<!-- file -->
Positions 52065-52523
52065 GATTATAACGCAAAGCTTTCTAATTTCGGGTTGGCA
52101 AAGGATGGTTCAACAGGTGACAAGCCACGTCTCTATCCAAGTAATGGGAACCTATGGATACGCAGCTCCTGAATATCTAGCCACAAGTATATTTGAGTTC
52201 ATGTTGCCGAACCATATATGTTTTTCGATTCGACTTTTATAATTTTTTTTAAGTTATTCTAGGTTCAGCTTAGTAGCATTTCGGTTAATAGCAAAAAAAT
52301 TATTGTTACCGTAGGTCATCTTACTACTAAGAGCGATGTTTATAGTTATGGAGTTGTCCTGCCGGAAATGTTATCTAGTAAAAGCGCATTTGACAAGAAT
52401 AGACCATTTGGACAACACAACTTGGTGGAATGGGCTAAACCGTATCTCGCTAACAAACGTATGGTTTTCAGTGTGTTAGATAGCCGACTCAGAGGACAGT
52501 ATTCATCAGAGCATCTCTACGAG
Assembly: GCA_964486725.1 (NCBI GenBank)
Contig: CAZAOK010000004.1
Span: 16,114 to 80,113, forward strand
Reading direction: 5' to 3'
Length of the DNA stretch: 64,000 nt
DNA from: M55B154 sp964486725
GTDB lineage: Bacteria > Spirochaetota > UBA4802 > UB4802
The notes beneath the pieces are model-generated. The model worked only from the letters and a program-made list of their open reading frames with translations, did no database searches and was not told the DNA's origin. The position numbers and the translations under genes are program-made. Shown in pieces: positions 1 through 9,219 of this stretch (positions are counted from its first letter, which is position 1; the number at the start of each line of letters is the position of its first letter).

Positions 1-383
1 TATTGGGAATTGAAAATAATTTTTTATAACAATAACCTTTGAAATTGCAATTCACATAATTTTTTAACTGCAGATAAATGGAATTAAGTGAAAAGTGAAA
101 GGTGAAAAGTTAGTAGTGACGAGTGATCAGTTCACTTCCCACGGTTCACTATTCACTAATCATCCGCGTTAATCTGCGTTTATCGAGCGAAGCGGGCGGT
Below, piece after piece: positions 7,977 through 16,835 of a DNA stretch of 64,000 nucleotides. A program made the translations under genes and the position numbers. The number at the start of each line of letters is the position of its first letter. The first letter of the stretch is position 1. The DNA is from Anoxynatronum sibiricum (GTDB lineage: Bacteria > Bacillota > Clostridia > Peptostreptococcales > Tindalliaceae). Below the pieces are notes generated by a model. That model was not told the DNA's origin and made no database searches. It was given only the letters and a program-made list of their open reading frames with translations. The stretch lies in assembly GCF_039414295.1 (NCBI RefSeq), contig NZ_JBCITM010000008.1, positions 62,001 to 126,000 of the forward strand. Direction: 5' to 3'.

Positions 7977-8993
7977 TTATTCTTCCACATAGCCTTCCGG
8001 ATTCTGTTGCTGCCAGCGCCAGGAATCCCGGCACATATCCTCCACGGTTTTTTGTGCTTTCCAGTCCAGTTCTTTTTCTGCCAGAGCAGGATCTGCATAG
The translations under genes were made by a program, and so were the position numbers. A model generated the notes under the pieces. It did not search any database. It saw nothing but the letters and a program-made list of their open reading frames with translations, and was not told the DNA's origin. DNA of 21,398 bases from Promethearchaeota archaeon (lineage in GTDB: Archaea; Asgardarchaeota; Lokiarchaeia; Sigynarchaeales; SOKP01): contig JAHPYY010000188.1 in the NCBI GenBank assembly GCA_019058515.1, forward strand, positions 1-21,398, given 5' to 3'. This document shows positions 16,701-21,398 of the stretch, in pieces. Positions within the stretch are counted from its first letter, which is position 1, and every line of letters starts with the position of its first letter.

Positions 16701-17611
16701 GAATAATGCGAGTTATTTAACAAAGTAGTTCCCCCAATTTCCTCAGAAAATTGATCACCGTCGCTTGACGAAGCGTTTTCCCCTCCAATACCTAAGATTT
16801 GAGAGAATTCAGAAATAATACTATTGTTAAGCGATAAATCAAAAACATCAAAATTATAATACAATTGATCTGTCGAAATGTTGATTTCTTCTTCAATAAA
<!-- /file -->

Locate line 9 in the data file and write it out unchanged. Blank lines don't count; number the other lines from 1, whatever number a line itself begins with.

Contig: CAZAOK010000004.1